How ad tech aims to build back better

October 03, 2022

By Ronan Shields

After a yearslong buildup, GDPR became enforceable in 2018, and to say its impact was considerable would be an understatement, with the privacy legislation still casting a shadow of doubt on European ad tech.

As an example of the disruption, workarounds included: multiple efforts to develop cookieless technologies, with these efforts still underway, and a widespread pivot to contextual offerings. Meanwhile, some just bailed out of Europe altogether.

Four years in, lessons are still being learned, with the IAB Europe’s Transparency Consent Framework — now in its second guise after Google was an early holdout — still undergoing legal scrutiny from data protection authorities in the region.

It’s a topic that was discussed at length in booths, from the conference stage and (no doubt) in the bars surrounding Koelnmesse last week, as the first in-person Dmexco conference since the Covid-19 outbreak was hosted in Germany earlier this month.

Stumbling block

Discussing the prospects of TFC 2.0, multiple sources, who requested anonymity given the politics involved in developing a cross-industry solution, hinted how conversations with marketers themselves (i.e. those with first-party relationships) indicate that the industry’s self-regulatory GDPR solution may require a rethink.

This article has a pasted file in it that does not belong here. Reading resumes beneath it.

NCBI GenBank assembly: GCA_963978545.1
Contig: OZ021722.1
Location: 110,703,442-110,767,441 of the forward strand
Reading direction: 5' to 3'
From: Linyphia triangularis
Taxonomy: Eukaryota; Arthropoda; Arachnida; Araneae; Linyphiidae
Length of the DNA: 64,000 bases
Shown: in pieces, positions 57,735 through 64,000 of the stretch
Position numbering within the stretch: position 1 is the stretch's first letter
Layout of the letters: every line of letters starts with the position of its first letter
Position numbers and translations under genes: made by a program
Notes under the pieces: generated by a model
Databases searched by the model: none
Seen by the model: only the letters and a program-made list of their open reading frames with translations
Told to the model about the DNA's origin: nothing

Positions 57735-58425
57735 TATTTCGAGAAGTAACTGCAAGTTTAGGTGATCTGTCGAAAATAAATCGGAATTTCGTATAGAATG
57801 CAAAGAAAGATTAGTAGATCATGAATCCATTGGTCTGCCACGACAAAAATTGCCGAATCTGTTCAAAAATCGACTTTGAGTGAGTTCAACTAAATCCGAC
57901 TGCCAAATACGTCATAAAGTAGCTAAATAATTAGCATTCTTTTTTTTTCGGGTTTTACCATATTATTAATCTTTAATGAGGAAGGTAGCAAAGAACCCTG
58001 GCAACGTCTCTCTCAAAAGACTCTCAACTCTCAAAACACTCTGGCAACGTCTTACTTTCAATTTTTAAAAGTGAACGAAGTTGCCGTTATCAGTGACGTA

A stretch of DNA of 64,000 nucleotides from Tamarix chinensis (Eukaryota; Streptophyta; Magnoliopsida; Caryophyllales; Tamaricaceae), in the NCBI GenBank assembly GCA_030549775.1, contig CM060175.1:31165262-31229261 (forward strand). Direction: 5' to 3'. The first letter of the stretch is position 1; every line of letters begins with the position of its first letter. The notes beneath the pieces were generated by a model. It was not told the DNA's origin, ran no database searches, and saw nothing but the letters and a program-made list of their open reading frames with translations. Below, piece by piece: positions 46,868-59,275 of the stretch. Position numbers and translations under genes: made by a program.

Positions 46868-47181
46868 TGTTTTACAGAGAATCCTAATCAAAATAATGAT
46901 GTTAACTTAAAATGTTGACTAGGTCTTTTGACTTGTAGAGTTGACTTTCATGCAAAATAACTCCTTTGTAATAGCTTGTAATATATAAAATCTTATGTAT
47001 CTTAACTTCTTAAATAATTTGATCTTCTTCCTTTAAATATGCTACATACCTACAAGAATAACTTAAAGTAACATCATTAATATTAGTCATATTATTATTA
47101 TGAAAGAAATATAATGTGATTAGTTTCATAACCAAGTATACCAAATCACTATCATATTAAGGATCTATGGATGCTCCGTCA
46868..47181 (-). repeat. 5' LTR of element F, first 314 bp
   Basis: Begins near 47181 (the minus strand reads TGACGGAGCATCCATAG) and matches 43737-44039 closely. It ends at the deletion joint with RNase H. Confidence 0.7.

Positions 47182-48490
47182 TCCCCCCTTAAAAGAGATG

Philippa Snare, svp, EMEA, at The Trade Desk, told Digiday how the demand-side platform was working with both the IAB Europe and IAB Tech Lab toward a solution. “I don’t know if that requires a really strong unified solution,” she said in a veiled reference to Unified ID 2.0, “that’s managed by the industry and usurps the need for a consent framework?”

On several different fronts, Europe has proven a stumbling block for industry efforts to forge a path forward in the cookieless future with Google’s Privacy Sandbox, and even UID 2.0 frustrated in the region.

EUID…brought to you by TTD, and everybody else

GDPR has been the source of umbrage for projects’ respective backers, with The Trade Desk announcing a partnership with LiveRamp earlier this year to get its efforts in the region off the ground in a tie-up that has been labeled EUID.

Based on LiveRamp’s Authenticated Traffic Solution, EUID will attempt to negotiate the specifics of GDPR. This means that advertisers and publishers that sign up to the standard can transact on either EUID or RampID (both will be interoperable) within The Trade Desk’s DSP.

Snare told Digiday that while GDPR does “create an issue” for EUID’s rollout, she is confident it will be market-ready in 2023. “We’re already in alpha, we’ll be in beta as quickly as we can after that,” she said, speaking on the Dmexco floor. “I just don’t know when the formal release is.”

Separate sources hinted that further partnerships are in hand, but present contractual restrictions prevent The Trade Desk et al. from publicly disclosing the names of participants. Although, Snare did tell Digiday the company is working with “customers that have big CRM databases where we can start flushing data through the pipes, and checking out whether the tech works.”

One such …read more

Source:: Digiday

      

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